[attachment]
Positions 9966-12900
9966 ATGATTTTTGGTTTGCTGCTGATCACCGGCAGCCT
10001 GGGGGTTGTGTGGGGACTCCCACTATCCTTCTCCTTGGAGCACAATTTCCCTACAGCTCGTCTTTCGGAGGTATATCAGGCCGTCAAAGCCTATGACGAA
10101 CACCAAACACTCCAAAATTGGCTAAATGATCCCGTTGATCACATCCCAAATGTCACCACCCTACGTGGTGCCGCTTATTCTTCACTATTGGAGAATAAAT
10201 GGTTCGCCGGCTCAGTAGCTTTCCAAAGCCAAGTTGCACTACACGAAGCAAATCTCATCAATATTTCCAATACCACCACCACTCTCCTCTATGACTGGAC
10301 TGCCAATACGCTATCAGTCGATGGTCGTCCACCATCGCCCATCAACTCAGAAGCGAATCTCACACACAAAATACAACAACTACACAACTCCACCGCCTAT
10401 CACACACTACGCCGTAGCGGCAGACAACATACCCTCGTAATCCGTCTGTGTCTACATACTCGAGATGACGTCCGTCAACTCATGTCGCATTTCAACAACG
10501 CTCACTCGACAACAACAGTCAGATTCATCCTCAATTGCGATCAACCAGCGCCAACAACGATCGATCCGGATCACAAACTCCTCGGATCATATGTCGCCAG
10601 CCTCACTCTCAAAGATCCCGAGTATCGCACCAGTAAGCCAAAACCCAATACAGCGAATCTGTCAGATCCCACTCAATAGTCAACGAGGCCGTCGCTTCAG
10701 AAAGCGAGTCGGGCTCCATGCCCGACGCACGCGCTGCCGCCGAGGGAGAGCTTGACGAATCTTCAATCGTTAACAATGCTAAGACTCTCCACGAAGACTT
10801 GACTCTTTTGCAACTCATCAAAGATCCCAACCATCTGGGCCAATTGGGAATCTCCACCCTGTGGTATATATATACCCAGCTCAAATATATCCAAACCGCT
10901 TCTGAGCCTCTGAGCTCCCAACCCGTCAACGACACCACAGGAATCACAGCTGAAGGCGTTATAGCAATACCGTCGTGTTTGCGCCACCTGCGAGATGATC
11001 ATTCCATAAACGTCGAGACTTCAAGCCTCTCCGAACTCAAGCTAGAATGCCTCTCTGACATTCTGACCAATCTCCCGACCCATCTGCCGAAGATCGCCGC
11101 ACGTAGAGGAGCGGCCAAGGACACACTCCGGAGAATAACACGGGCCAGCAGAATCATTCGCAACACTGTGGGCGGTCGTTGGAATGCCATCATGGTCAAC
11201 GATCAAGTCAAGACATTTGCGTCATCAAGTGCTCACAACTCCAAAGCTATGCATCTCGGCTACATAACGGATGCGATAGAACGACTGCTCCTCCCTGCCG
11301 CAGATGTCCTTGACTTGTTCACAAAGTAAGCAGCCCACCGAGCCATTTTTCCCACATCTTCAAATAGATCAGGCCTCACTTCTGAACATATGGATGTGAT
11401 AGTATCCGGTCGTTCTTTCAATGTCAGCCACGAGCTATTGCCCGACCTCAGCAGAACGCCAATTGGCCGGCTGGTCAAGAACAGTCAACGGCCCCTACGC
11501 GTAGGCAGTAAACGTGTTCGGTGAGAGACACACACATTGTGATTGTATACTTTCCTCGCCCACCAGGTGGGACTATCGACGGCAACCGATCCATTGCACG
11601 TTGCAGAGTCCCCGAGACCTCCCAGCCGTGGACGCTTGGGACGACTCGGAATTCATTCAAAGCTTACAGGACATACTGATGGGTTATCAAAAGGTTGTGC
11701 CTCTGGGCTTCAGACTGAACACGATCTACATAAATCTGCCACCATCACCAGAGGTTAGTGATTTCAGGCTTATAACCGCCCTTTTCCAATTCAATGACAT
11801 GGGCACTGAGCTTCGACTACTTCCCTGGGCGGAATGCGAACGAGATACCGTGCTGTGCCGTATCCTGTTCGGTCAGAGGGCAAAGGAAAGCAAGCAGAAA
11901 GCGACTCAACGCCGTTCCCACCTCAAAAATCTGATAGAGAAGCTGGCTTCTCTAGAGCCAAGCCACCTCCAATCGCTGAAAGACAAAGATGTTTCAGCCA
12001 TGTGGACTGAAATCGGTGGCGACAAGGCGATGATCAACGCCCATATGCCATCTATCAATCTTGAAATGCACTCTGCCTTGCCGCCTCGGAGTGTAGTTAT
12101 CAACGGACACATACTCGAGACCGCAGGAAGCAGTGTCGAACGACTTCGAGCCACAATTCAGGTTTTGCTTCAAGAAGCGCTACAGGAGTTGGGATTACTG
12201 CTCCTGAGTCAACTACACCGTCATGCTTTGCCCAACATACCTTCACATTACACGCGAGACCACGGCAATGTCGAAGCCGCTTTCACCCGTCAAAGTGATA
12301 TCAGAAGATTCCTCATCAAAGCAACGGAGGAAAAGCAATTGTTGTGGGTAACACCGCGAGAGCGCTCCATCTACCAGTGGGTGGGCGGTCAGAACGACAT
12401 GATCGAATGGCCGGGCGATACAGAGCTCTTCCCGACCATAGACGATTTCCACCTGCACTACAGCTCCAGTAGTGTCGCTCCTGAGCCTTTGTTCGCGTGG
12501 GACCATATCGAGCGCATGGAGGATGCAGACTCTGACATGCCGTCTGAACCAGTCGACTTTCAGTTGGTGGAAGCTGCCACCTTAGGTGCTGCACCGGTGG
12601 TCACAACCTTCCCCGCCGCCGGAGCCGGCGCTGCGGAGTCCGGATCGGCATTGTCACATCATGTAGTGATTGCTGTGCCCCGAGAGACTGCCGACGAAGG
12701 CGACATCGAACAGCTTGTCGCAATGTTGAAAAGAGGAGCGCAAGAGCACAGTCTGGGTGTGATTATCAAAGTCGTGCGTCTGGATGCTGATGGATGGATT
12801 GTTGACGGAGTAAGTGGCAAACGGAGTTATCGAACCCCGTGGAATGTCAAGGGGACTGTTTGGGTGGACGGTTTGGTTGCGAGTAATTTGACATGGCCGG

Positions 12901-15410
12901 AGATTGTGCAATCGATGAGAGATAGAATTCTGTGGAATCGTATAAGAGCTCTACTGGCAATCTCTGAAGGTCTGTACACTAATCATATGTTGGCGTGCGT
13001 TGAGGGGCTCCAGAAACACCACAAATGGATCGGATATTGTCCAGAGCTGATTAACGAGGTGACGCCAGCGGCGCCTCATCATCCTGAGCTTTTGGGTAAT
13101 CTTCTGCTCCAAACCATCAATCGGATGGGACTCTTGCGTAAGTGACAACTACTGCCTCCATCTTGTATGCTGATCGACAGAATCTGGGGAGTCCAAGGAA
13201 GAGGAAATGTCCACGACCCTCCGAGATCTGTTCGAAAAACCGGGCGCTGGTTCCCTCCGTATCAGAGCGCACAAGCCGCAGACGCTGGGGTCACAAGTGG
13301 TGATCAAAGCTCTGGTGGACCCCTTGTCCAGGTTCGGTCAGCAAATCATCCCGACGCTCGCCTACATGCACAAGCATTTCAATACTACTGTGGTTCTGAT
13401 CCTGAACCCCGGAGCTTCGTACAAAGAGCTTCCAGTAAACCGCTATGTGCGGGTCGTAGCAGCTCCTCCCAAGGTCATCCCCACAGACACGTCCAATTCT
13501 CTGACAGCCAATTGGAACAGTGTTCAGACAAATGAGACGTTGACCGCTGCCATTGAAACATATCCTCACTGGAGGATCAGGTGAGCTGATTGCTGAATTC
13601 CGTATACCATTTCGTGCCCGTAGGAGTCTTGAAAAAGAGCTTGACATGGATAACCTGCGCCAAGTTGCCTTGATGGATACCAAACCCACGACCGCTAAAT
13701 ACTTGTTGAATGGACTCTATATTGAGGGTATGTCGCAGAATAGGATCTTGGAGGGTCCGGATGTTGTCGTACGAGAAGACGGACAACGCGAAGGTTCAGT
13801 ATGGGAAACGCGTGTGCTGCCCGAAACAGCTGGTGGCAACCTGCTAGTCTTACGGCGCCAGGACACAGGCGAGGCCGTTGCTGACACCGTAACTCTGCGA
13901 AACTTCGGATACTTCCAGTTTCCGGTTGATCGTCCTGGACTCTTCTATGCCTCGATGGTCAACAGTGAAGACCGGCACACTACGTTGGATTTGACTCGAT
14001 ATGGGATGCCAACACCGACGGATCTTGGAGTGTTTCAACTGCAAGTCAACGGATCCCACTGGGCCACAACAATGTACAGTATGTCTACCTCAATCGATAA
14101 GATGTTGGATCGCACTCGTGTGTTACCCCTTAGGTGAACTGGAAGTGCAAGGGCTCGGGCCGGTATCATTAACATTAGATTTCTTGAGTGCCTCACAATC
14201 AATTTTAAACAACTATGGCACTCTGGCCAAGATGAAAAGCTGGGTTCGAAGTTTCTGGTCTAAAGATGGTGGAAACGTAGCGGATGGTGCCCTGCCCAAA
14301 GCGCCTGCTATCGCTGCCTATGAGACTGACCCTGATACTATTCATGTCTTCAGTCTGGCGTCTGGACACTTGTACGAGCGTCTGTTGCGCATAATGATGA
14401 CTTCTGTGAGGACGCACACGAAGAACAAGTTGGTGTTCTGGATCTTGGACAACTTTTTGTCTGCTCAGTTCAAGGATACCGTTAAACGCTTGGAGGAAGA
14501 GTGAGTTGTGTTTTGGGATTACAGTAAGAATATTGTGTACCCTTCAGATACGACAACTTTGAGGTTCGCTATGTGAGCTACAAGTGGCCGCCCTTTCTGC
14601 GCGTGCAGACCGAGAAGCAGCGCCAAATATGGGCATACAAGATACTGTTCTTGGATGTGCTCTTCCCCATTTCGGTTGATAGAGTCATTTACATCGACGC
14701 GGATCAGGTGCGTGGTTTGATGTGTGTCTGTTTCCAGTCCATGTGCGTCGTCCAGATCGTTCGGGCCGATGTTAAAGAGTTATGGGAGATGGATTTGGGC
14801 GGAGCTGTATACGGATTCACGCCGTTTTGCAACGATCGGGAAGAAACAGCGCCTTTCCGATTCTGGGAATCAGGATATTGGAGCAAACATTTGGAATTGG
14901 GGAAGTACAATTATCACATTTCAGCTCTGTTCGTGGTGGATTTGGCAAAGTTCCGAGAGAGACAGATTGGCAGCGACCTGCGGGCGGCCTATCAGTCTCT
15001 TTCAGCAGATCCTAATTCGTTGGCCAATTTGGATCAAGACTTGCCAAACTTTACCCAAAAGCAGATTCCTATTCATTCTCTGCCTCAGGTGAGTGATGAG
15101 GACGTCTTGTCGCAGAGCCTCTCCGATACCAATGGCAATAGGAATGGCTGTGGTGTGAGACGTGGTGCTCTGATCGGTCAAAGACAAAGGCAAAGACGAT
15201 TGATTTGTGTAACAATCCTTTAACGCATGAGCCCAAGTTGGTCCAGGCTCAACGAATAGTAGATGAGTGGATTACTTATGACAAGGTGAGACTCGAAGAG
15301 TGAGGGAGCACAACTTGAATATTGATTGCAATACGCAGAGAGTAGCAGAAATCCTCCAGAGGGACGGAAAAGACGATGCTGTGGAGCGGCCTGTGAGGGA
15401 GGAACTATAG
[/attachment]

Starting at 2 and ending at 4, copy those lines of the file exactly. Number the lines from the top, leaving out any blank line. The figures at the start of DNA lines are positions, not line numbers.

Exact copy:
9966 ATGATTTTTGGTTTGCTGCTGATCACCGGCAGCCT
10001 GGGGGTTGTGTGGGGACTCCCACTATCCTTCTCCTTGGAGCACAATTTCCCTACAGCTCGTCTTTCGGAGGTATATCAGGCCGTCAAAGCCTATGACGAA
10101 CACCAAACACTCCAAAATTGGCTAAATGATCCCGTTGATCACATCCCAAATGTCACCACCCTACGTGGTGCCGCTTATTCTTCACTATTGGAGAATAAAT